HEAD LICE PROTOCOL
As a reminder, BRPS aligns our head lice protocol with state recommended guidelines. Please note to eliminate any possible embarrassment or ridicule, we do not pull children from class for school wide or classroom wide lice checks. Although we reserve the right to check at our discretion, we are advising parents to become more involved in the steps to prevent the transmission of head lice.
Students with live lice may stay in school until the end of the day; immediate treatment at home is advised.
Please encourage your child not to share or trade personal items that come in tact with their hair. Direct physical head-to-head contact is how the lice are generally spread. Lice do not jump, fly or swim. They are, however, good crawlers.
Check your child's head weekly for lice and/or nits (lice eggs). Mature lice, which are no bigger than a sesame seed, avoid light and are hard to see. They usually cause intense itching. Lice eggs or "nits" are found close to the scalp - usually within 1/4 inch. They appear as tiny whitish ovals that are "glued" to the hair shaft. They cannot easily be flicked away as dandruff can. Head lice are not harmful and cannot cause disease. They cannot survive on pets. ANYBODY can get head lice.
If you find head lice on your child, please treat appropriately. Remove nits from the head by combing. This is the most important lice control measure. Complete nit removal is time-consuming but is critical for successful treatment. Remove all of the lice and nits from the environment by washing or vacuuming. Please wash your child’s clothing, bedding, towels, stuffed animals, car seats, hats and combs in hot water (160 degrees if possible). If you have any questions, please do not hesitate to call the elementary office. Please notify the school office and keep him/her home until treated and lice and nits are removed. Continue to examine all family members for two weeks. Repeat treatment only if needed.
All elementary classrooms have a lice manual and additional resources available. Additionally, a website which includes the guidelines BRPS follows can be found at:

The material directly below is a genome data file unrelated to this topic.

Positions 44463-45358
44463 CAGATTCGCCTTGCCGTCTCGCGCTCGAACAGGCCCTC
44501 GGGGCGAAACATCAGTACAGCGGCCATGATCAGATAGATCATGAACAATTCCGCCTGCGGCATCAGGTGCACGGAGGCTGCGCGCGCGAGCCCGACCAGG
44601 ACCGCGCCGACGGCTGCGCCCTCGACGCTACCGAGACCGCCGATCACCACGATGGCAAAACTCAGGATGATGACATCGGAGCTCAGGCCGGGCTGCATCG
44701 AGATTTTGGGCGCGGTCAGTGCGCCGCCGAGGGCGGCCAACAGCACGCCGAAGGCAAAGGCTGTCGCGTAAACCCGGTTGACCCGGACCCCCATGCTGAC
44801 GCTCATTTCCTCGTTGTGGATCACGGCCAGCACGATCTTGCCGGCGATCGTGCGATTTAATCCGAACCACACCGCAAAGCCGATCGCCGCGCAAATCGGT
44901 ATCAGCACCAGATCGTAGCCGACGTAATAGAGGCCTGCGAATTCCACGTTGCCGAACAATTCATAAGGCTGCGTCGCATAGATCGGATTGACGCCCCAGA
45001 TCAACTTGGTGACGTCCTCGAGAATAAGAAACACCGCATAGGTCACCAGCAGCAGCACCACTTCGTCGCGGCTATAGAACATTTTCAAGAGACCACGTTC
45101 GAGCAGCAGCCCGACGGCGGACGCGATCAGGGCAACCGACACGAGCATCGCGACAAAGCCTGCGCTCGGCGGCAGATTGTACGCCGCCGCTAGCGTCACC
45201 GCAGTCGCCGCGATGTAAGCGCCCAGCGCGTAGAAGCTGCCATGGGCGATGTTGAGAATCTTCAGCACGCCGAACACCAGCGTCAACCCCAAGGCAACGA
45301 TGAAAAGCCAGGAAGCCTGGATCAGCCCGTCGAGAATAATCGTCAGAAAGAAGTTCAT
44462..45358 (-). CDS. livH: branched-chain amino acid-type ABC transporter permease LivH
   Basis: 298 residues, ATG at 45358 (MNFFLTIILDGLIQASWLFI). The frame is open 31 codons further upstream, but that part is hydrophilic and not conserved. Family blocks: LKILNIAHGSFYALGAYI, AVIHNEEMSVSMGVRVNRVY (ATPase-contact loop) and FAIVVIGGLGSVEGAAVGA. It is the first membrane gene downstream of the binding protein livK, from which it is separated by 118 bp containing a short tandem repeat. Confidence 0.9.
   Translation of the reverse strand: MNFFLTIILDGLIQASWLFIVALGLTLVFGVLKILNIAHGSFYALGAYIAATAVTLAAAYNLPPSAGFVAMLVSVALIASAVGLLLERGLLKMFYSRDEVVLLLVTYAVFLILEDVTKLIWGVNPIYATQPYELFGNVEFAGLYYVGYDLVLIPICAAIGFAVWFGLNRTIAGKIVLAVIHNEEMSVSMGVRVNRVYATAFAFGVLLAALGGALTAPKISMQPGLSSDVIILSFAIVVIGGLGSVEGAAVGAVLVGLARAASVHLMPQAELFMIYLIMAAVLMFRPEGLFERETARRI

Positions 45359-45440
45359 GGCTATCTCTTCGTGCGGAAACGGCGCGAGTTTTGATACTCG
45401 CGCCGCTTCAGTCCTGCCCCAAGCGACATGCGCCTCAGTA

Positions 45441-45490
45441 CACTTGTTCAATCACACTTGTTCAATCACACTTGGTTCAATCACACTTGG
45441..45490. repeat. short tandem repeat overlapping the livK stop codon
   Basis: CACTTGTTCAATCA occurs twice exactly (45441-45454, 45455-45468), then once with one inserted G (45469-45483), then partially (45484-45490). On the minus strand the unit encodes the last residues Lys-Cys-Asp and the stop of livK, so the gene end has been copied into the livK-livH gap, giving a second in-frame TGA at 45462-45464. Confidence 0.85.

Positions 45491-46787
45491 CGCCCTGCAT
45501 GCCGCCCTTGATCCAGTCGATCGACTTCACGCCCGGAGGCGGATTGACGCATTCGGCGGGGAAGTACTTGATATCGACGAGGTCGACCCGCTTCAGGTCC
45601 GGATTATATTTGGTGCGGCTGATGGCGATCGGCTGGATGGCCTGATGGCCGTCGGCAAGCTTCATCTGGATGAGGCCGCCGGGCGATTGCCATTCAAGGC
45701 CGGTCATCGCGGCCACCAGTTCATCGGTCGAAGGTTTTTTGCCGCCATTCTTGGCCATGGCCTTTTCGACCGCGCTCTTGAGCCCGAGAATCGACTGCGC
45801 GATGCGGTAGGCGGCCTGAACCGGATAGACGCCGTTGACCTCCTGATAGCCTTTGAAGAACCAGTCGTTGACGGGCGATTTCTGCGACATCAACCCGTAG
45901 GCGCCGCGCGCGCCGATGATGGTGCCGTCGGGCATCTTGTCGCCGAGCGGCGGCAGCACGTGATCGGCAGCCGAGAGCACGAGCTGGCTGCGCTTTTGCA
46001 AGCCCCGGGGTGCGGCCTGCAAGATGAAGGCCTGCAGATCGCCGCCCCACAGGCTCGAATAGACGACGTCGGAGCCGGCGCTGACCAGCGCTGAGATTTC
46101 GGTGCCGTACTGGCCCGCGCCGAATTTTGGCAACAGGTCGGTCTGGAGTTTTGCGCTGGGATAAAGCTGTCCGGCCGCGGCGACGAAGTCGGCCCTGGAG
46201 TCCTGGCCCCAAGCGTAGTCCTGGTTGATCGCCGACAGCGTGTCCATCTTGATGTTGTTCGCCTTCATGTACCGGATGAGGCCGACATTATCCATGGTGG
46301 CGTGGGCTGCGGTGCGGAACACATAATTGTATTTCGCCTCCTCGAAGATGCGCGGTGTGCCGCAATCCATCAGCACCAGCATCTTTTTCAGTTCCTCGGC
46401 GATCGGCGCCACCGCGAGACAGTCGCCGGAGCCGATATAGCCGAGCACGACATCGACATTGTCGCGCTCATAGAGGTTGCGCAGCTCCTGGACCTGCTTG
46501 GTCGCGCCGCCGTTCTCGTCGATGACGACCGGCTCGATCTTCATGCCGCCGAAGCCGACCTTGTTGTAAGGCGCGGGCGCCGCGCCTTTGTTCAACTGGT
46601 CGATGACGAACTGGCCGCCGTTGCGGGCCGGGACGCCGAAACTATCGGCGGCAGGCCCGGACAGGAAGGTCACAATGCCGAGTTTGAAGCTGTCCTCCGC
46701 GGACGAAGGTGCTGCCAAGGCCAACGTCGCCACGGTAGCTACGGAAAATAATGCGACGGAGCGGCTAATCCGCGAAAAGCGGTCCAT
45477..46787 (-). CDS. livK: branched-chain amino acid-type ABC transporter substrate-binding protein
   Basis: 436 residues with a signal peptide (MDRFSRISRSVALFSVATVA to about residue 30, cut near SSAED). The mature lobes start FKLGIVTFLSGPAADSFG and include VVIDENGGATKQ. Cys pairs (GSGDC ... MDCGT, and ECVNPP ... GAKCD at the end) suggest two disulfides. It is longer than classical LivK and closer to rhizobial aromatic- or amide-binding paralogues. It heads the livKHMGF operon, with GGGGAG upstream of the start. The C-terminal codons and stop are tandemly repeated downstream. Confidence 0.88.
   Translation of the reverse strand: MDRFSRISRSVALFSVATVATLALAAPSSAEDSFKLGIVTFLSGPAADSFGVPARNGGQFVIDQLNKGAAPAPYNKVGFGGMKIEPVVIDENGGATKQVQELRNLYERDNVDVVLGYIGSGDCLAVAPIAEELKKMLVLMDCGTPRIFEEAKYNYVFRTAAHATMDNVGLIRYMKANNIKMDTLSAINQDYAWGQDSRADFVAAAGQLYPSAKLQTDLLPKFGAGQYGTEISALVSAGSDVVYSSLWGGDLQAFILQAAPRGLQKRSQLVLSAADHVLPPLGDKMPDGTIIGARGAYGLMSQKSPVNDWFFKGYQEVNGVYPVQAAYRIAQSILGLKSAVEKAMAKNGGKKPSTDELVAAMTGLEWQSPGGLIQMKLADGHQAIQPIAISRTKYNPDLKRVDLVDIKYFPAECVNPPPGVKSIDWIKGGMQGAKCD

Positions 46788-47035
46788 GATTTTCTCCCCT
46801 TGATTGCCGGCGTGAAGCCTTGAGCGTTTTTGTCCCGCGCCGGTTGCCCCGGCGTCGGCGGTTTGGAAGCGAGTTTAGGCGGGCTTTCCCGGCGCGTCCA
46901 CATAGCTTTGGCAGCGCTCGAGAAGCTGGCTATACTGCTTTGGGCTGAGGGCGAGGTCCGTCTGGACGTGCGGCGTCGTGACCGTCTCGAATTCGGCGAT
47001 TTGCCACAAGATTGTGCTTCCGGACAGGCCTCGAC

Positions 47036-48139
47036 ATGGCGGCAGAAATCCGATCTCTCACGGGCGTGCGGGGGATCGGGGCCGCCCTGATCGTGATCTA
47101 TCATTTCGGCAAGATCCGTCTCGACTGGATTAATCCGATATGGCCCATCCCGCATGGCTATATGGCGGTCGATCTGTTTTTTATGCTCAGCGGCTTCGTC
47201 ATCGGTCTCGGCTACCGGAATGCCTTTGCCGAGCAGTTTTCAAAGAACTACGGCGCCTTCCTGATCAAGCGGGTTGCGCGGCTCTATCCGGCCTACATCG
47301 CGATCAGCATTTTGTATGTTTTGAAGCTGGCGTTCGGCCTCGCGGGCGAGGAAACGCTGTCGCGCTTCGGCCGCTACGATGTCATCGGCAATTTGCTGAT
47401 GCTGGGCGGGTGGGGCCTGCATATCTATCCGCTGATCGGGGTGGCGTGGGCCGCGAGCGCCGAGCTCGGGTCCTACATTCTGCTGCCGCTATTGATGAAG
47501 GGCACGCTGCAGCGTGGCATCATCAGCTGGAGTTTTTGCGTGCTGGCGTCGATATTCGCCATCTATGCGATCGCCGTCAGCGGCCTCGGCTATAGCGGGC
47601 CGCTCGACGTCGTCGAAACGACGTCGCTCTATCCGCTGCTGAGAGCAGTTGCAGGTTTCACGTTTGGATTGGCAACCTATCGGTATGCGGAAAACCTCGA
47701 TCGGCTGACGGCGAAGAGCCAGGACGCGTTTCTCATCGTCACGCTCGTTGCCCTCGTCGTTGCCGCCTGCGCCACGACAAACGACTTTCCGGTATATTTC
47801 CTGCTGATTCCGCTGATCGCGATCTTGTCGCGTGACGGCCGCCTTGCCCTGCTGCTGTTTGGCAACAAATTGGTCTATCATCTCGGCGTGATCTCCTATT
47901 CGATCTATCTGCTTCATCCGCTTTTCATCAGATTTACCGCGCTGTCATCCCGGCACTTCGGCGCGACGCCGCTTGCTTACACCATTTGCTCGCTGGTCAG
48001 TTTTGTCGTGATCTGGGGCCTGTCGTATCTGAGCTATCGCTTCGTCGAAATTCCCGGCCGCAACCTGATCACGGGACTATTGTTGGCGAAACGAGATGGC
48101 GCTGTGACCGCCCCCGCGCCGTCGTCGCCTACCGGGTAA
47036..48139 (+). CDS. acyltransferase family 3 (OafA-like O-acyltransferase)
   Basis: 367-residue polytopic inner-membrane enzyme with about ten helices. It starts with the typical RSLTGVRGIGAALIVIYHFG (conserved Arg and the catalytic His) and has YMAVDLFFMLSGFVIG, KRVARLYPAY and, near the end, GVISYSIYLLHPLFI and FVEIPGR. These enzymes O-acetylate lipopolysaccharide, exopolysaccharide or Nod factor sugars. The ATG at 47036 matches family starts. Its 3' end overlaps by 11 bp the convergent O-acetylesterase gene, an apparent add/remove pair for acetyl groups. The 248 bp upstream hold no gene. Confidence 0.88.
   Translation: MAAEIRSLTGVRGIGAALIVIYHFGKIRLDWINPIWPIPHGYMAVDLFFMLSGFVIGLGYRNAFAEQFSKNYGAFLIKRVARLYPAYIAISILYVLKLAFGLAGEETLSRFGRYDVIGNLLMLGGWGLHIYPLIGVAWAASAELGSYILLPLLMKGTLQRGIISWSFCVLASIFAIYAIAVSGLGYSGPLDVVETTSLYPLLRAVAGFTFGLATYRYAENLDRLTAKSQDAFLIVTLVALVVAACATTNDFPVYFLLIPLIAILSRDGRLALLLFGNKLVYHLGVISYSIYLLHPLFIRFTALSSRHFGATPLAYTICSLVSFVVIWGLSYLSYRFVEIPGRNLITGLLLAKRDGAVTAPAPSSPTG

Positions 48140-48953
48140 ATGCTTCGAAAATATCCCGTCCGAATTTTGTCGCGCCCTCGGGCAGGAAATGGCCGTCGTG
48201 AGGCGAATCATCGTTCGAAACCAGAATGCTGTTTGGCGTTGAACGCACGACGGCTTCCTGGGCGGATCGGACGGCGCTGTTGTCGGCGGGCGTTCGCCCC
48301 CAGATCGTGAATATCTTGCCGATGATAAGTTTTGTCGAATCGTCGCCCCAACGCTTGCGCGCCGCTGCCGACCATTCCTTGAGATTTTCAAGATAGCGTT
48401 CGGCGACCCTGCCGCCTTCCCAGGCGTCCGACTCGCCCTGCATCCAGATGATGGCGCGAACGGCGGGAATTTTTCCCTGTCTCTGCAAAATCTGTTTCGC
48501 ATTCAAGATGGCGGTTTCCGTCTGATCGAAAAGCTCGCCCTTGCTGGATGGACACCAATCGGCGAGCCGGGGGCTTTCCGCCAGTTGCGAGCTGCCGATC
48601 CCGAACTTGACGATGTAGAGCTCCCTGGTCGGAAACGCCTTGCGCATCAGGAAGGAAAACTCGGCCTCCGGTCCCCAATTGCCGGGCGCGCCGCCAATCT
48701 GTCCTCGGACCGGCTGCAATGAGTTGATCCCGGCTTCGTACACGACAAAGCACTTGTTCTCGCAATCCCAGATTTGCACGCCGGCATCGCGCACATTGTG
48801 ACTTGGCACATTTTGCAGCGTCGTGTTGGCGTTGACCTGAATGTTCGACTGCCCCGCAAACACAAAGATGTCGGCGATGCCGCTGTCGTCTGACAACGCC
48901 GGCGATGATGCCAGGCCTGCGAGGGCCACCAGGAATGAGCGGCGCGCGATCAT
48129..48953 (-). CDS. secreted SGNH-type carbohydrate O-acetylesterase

MYTHS & FACTS
It is easy to get lice.
Lice are spread by head-to-head contact and are much harder to get than a cold, the flue, ear infections, pinkeye, strep or impetigo.
Avoiding lice is important, as they are dirty and spread disease.
Lice do not spread any known disease, nor are they impacted by hygiene.
Head lice are very sturdy creatures and can survive many days off a human head in furniture, linens and clothing.
Head lice need a blood meal every few hours in addition to the warmth and humidity of the human scalp to survive. when off the human body, in optimal conditions, they cannot survive for more than 24 to 36 hours.
Nits (lice eggs) can fall off a person's head, hatch, and cause another person to get lice.
Nits are glued to the hair shaft by a cement-like substance and are very hard to remove. When a numph is hatched, it must quickly have the warmth and food source of a head to survive.
Cutting a person's hair will prevent head lice infestations.
The length of a person's hair does not prevent head lice infestations.
You can get head lice from sitting at a desk next to someone who is infested with head lice.
Head lice are spread through DIRECT head-to-head contact. The lice do not hop, jump, or fly, so sitting near someone with head lice does not increase the risk of getting the lice.
Lice are commonly spread throughout school.
Transmissions in school are rare. It is more common to get head lice from family members, overnight guests, and playmates who spend a lot of time together.
Schools and child-care facilities should screen all children for head lice, so everyone can be treated and the spread of head lice will be prevented.
Having regularly scheduled mass screenings does not reduce the incidence of head lice.
"No-nit" policies reduce the risk of head lice in schools and child-care facilities.
Research shows "no-nit" policies do not decrease the number of cases of head lice. They do increase the risk of incorrect diagnosis of head lice, the number of days children are out of school, and negative social stigma associated with head lice. They also may hinder academic performance.
You can get lice from your dog or other pets.
Head lice are specific to humans. You can get human lice only from other humans. You cannot give your pets lice.